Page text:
Wild Land is undeveloped land, public or privately-owned terra firma. Private land ownership may not include the mineral rights on the land. Think of it this way: A large metropolitan city may have a below-ground subway system that connects subway train tracks in a network of tunnels. People and businesses that own land above the underground subway system do not own it, and may not know that it operates beneath their land.
Before you bother to search for gold, research who owns the land that interests you and find out who owns the mineral rights of that wild land. With gold priced at $1278/ounce (today), do your homework to minimize the time and your effort to find a tiny ounce of gold that will put a lot of money in your pocket. Determine the probability of gold on your target wild land, and its state (pure or embedded in rock). You also want to know if the gold will come to you or if you must go to it. A force of nature, such as water from a natural spring, may bring gold to the surface of wild land. Over time, running water erodes gold-bearing rock so that you may find pure gold in the form of dust or nuggets at low places in the bed of a stream. But, if you do find some gold that way, realize that it got there by rising natural water that passed through gold-bearing rock (like quartz).
In the United States, most folks associate gold with California and Alaska, but did you know about the first discovery of gold in North Carolina (1799)? Some of the purest gold in the United States today still comes from North Carolina and northern South Carolina (veins of gold do not stop at the borders of states). Begin your research for gold on wild land by studying state guides to find out where known veins of gold lay. Then, switch your search to the counties within those states to find out who owns the wild land there and how to reach them. After that, you have three tasks before you. First, determine how you will search, what equipment that you need, and where you will sell the gold if you find it. Second, contact land owners and discuss with them truthfully what you want to do. Seek cooperation. Many land owners will turn you away. You fare better by being turned away and learn from the experience than you will by a charge of trespassing and forfeiture of gold that you found. With persistence, you will find land owners who will talk to you. When they agree to talk with you, come prepared to listen, to talk plainly, and honestly. Likely, they are interested in something that you have said, or they would not talk with you. Probably, a land owner will tell you that they do not want their family, animals, water source, or the appearance of the land disturbed, and they do not want to hear loud noise or receive complaints about what you do from their neighbors. After those details are worked out to their satisfaction, they will want to reach a binding agreement with you about how much of the value of the gold found on their land will be given to them.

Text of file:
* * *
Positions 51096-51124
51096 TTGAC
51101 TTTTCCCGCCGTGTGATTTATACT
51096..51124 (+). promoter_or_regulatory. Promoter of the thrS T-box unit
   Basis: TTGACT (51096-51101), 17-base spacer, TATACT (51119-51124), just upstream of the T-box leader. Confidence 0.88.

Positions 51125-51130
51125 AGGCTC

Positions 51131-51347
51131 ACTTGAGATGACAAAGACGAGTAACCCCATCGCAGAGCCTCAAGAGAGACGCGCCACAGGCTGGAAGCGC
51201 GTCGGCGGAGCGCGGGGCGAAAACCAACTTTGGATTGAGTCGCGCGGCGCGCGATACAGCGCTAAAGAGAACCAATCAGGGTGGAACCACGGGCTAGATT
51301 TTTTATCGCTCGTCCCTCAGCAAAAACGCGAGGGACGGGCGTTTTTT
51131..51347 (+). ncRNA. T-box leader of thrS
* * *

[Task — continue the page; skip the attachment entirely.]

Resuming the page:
Always practice patience, honesty, and transparency with a cooperating land owner. Ask for a trial period before an agreement, so that you can determine evidence of gold before you invest your costs and time, and invite the land owner to be present as often as he or she likes while you search. That way, both of you get to know and like each other. Tell the owner exactly where you would sell gold found on his or her land and invite the owner to come with you if that happy event occurs (transparency). Transparency leads to trust, which leads to an agreement that can be put on paper, witnessed, and signed.
Negotiate the agreement carefully before you put it on paper to present to the land owner. You speak first because you offered do something. The land owner speaks last because it will not happen unless he or she agrees. When you speak first, lay out your costs. Don’t leave out any cost. Examples include: tools, work clothes, equipment (rented or depreciated if you own business equipment), your labor cost, the cost of housing, meals, transportation, and any other cost that you incur because you do not live near the owner’s land. Propose a target price for an ounce of gold in the form of a range. You do not know how long you must labor to find gold, and the price may go up or down. Protect yourself in the agreement if it goes down substantially. Protect the land owner if the price goes up substantially.
The simplest agreements are formed on who bears the risk. You might agree to split profit from the sale of gold that you find on wild land if the land owner agrees to pay half of your cost to search, even if you find no gold. If you assume all costs, you should explain that if all risk is yours, you may not eat. Argue that 90% of the profit should come to you if the owner will do nothing but watch while you work and pay nothing if you fail. Don’t get emotional and don’t let the land owner get emotional if early negotiation stalls. Simply take a break, share a meal, and suggest that more trial time to get used to each other should be applied; negotiate later. As you come to agreement, be careful to include how you will prove your time invested to the land owner. It may be as simple as you dropping by his or her house before you go search for gold on the wild land and at the end of the day. A record of your work should be kept by both parties who sign the agreement. This business process will make sense to you and to the land owner after completion. After a completion, it is a repeatable process, plus you and the land owner will likely build a foundation of trust, a bond, a friendship. Both of you will rejoice when you find gold on his or her wild land.